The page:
In the voice technologies discipline, speech recognition has the potential to completely transform the customer experience. According to Adobe, over 4 in 10 product search journeys originate from voice and speech recognition could also automate a large part of customer support. Interestingly, despite having been around for several decades, speech recognition is an evolving technology – yet to reach full maturity or 100% accuracy. What does this mean for CX?
Let’s find out.
What is Speech Recognition and How Does it Work?
You can define speech recognition as a technology (or a set of technologies) that accept human voice as input, process this raw audio into structured text, and generate some kind of output which could be either a transcription of the text, and analysis, or an automated action). Unlike voice recognition that seeks to match a series of uttered sounds to a pre-defined speaker, speech recognition is dedicated to converting human-generated audio into structured text.
The efficacy of speech recognition depends on how accurately the system can recreate what’s being said. This is harder than it sounds – every human being has their own unique inflexion, tonality, and manner of speaking, almost like a fingerprint. So, it is difficult to translate every speaker’s audio into text with equal accuracy. Also, language is an ever-evolving entity, and machines aren’t always capable of matching audio to meaningful words given the expansive nature of human vocabulary.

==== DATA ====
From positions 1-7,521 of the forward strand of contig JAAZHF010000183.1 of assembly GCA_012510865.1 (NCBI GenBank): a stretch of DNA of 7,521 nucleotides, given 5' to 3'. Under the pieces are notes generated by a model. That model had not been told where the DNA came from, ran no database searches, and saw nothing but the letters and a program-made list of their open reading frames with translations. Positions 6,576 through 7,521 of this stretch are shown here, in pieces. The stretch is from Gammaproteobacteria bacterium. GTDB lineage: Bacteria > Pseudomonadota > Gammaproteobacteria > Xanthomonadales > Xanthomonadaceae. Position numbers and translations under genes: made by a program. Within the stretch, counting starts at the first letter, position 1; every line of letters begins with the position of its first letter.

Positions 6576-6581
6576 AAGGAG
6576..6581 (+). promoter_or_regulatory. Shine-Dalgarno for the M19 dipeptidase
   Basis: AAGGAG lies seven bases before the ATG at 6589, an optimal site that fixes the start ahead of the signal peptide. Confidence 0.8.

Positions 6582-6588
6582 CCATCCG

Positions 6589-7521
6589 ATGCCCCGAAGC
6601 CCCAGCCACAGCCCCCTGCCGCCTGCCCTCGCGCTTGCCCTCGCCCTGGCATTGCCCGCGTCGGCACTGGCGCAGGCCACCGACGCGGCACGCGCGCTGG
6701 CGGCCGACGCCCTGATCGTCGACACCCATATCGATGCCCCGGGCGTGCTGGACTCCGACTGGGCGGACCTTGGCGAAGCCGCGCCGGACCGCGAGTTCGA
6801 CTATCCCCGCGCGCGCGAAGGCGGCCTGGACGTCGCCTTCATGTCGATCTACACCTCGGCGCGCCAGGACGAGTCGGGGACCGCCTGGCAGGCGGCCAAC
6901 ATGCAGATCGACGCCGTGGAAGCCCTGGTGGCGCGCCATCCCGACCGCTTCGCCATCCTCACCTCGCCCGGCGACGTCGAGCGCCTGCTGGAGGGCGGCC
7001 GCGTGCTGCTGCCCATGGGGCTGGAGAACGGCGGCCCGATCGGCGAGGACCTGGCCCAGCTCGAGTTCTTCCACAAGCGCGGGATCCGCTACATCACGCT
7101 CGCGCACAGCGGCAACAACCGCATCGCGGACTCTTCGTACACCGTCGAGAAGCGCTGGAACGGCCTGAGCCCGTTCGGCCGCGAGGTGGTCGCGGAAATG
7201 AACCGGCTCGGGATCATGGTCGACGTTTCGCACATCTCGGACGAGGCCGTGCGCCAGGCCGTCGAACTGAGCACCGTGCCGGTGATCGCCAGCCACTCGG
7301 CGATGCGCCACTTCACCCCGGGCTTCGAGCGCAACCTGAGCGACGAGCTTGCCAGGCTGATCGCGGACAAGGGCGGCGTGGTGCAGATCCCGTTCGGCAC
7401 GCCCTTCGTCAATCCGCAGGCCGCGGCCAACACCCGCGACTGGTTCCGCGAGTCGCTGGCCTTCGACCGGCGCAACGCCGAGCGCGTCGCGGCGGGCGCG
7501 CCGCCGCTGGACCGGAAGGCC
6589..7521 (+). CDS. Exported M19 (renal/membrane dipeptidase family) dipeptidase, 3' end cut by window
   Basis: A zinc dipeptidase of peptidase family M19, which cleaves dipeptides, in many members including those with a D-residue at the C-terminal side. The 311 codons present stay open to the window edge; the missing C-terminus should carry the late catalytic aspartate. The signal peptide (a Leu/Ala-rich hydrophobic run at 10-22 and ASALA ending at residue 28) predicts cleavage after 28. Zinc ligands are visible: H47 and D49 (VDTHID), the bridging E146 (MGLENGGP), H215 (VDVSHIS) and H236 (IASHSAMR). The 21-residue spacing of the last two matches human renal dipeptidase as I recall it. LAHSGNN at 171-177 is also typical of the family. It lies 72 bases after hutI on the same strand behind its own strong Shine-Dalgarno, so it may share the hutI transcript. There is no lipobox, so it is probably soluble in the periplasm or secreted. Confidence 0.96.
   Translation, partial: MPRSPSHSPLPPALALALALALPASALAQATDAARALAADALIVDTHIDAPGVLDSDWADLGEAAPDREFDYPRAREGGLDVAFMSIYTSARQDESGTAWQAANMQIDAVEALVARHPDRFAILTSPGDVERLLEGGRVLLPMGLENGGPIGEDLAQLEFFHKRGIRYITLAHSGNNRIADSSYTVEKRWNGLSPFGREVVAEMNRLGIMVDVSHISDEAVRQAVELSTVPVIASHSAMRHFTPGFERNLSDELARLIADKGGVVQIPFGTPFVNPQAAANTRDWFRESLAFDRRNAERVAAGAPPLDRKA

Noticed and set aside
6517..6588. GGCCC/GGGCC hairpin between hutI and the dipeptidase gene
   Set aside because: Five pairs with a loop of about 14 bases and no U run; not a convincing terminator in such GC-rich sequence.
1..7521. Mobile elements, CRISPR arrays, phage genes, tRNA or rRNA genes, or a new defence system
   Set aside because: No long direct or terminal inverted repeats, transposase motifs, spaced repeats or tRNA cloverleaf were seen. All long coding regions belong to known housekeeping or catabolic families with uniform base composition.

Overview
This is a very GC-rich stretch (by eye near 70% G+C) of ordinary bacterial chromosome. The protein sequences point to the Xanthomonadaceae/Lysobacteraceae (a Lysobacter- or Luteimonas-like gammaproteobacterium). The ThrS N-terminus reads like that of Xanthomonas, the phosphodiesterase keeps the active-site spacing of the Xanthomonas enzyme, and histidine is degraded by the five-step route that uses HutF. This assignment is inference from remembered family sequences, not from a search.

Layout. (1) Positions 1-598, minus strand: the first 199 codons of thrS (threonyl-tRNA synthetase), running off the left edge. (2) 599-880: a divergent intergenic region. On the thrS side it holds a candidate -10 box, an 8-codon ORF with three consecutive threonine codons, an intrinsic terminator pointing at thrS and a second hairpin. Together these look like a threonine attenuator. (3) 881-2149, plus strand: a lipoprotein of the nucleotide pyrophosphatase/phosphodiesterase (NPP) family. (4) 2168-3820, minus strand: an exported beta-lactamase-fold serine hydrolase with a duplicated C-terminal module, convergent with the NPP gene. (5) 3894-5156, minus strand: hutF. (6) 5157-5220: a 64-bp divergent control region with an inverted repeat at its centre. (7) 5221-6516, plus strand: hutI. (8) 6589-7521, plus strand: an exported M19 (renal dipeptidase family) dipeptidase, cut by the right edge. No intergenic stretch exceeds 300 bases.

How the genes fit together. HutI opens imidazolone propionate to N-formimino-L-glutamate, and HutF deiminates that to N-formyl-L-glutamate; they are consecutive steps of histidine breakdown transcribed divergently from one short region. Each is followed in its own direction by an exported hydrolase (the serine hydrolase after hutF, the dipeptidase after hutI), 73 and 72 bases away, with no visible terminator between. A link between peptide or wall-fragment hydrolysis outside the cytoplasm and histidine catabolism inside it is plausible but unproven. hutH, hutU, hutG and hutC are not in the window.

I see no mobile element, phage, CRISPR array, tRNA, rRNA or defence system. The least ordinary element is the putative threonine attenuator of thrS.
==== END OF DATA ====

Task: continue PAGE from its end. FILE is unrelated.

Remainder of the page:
Speech recognition tries to overcome this by training its core algorithm on as large and diverse a dataset as possible, feeding it every possible kind of utterance, and its corresponding translation. Advanced AI algorithms are what makes speech recognition more or less accurate today, maturing well beyond its simple, phonetic sound analysis capability from the 1950s.
Key Features of Speech Recognition
- Speech recognition isn’t 100% accurate – Speech-to-text accuracy ranges from 70% to 85%, which means there could be around 15 errors for every 100 words uttered. Providers are constantly working to improve this, with Google coming out with a new speech recognition system as recently as November 2020
- Speech recognition uses artificial intelligence – In order to process such a massive volume of input data and generate coherent results, AI intervention is necessary. It also enables the algorithm to learn from every new input and text generation cycle using machine learning techniques
- Speech recognition isn’t a standalone technology – It has to be integrated with a user-facing UI, self-service tools, data process & recording systems, etc., to be truly viable as an application
Benefits of Speech Recognition
Despite a few shortcomings, speech recognition continues to be an enormous area of interest and investment. This is because it has the potential to revolutionise customer experiences, from enabling hands-free interactions for field support agents to intelligent IVR that actually recognises what you’re saying. Speech recognition can also extract valuable insights from the hundreds of telephonic conversations taking place in your contact centre every day.
Finally, voice search, powered by speech recognition, will lead to a new kind of customer journey, compelling organisations to redefine their marketing funnel accordingly.